Wednesday, July 27, 2016

Roaming Around Matka Canyon (Skopje, Macedonia)

Skopje isn't a city that will necessarily steal your heart, unless you're a big fan of Vegas and all things kitschy. It's full of wonderful people, and ample good food and beverage, but it's clear that the government is spending all its money to redesign the city as a giant grandiose homage to Alexander the Great and other famed historical Macedonian figures (and not all that tastefully.) It's important to commemorate your history, but not at the expense of your future. Almost everyone I spoke to, and we had the pleasure of being showed around by some great people, did not approve of the recent changes. We met up with a wonderful fellow named Vlad while we were there (thanks to our friends Andrei and Iva), and he was our tour guide and pal throughout our time there. I also got the feeling that he was none too impressed with all this money being spent on redecorating while the economy essentially fell apart and unemployment soared. I mean the new buildings and statues weren't terrible, but there was classical music playing out of the fountain below, and it was all a bit bizarre.


Luckily, you won't have to hear me rant about a city that I'm clearly unsure how I feel about. The place I'll be mentioning today, Matka Canyon, is a place I'm quite sure of how I feel about. It's not more than about a half an hour drive outside of the city, but Matka Canyon offers some serene beauty. This isn't lost on the Macedonian people as it's simply packed with people out there, but that makes perfect sense. Istanbul, I can tell you from personal experience, could use a natural sanctuary like this more than anything. Though, there is some pretty decent hiking not that far away, I shouldn't complain too much! I suppose it's just my frame of reference - I've spent large swaths of time in Istanbul, Seoul, and Toronto and these are cities where you can barely drive across a neighbourhood in 30 minutes. I'm quite sure that this enabled me to appreciate Matka even more, and Bri felt much the same.

When we arrived, there was an international kayaking competition in the works. Not a bad start to be sure.






The area originally served as a religious escape of sorts as the hillsides are peppered with old monasteries, cathedrals, and churches. Many of these sights of worship have been well restored throughout the years and look to be in good shape, despite being built as far back as the 14th century. More recently, Matka Canyon appears to have been developed to accommodate the demand of the Macedonian people to come and enjoy the natural setting. There are well built hiking trails, a man-made lake (Lake Matka, which is the oldest man-made lake in the country), and restaurants along the paths that serve delicious cuisine. The area, some 5000 hectares large, is the perfect place to spend a half or full day out of Skopje.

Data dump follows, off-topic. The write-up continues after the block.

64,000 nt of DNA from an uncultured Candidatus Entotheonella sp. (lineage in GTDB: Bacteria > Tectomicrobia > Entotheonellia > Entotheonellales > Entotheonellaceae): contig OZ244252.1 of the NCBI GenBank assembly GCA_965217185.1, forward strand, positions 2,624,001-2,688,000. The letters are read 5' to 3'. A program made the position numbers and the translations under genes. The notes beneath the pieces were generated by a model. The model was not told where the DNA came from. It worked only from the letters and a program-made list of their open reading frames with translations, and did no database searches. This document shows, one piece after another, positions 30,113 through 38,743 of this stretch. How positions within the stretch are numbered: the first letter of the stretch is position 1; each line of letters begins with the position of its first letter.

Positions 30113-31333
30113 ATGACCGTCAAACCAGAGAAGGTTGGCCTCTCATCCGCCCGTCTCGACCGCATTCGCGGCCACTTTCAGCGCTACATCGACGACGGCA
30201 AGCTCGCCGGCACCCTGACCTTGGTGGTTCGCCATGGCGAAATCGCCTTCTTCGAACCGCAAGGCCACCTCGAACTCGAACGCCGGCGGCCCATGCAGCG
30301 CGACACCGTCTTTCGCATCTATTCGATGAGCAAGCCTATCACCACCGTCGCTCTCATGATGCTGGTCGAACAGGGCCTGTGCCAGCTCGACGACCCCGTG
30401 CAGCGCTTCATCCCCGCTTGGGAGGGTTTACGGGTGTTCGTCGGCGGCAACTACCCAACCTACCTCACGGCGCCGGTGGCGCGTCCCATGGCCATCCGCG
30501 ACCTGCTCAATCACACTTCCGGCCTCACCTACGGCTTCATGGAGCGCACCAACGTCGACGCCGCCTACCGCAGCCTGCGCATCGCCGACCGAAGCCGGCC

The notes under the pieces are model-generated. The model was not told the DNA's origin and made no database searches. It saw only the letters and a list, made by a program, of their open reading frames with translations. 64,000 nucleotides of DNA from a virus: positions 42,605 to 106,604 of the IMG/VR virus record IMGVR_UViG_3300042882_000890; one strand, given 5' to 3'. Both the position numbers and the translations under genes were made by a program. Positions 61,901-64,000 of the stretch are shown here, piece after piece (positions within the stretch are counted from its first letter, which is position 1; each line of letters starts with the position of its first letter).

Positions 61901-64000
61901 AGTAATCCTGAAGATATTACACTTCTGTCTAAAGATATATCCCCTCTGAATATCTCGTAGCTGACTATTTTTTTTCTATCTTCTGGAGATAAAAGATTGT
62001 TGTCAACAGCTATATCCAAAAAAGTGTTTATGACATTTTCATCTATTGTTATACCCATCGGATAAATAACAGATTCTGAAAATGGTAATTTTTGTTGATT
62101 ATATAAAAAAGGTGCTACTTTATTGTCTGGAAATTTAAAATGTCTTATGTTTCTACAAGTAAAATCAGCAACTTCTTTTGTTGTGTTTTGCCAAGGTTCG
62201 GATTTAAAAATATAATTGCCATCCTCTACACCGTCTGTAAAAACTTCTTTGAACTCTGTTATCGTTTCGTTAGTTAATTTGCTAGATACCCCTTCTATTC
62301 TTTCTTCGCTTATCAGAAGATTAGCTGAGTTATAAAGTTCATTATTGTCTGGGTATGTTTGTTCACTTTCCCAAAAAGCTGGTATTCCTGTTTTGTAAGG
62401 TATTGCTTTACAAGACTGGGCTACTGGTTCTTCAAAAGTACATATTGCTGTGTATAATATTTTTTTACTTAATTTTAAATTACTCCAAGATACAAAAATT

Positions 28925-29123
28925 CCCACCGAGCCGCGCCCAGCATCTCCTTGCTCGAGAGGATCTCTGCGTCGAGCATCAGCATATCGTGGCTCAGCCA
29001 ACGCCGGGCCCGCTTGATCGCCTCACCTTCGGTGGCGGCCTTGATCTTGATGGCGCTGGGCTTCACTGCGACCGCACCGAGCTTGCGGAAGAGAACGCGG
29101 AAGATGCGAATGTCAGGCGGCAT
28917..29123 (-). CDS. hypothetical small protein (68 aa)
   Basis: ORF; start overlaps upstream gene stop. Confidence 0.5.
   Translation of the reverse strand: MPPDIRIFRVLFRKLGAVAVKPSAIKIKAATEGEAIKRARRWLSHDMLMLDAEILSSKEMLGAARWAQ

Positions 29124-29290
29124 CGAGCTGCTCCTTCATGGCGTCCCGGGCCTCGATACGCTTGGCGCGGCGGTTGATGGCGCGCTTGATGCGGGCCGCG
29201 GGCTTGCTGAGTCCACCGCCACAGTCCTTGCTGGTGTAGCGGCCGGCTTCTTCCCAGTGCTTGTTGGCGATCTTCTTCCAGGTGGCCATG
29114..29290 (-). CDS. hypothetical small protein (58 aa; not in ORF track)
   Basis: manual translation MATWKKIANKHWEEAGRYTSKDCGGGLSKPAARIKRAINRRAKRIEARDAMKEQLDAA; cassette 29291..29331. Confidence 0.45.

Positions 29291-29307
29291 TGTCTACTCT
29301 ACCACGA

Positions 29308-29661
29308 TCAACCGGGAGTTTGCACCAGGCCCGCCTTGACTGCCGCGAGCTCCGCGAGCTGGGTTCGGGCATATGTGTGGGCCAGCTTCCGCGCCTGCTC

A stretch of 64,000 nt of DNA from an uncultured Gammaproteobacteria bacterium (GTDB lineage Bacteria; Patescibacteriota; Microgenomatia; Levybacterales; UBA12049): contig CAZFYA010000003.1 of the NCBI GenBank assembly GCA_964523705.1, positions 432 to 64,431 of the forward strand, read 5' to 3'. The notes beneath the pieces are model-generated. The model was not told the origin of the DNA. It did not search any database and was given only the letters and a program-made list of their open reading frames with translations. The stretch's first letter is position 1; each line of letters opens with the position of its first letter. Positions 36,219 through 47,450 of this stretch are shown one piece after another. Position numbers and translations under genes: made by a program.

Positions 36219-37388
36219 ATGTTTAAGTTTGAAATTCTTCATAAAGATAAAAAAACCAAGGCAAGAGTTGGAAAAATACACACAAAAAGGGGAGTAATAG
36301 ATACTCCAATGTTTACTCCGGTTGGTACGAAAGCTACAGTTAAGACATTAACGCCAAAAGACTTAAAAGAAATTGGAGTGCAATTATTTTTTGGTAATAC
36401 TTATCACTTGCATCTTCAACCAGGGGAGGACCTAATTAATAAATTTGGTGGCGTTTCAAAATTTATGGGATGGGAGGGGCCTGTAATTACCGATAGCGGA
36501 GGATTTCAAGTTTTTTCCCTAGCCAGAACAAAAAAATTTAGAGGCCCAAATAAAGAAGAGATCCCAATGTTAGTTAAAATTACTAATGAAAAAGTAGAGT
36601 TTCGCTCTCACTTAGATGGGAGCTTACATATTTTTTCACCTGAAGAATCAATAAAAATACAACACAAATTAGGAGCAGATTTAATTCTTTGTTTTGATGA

Being in Toronto at the moment, yet thinking more deeply about my experiences in Macedonia, it reminds me of the responsibility I feel that governments (both locally and nationally) have to look out for the welfare and happiness of their citizens - that is, after all, what they're elected to do. In Toronto, there's an abundance of parks and space for leisure, and in Macedonia they've clearly made some effort to look out for their people in creating and providing a space such as this. In Istanbul, there's really no emphasis on space for the people, as much as there is emphasis on land being sold to corporations and investors. It all just gets me thinking, how important nature and leisure is, as cities tend to get more "urbanized" by the day. Based on our experiences, I can only imagine that Matka will be enjoyed for millennia to come.

Thursday, June 16, 2016

Just a Photo (Istanbul, Turkey)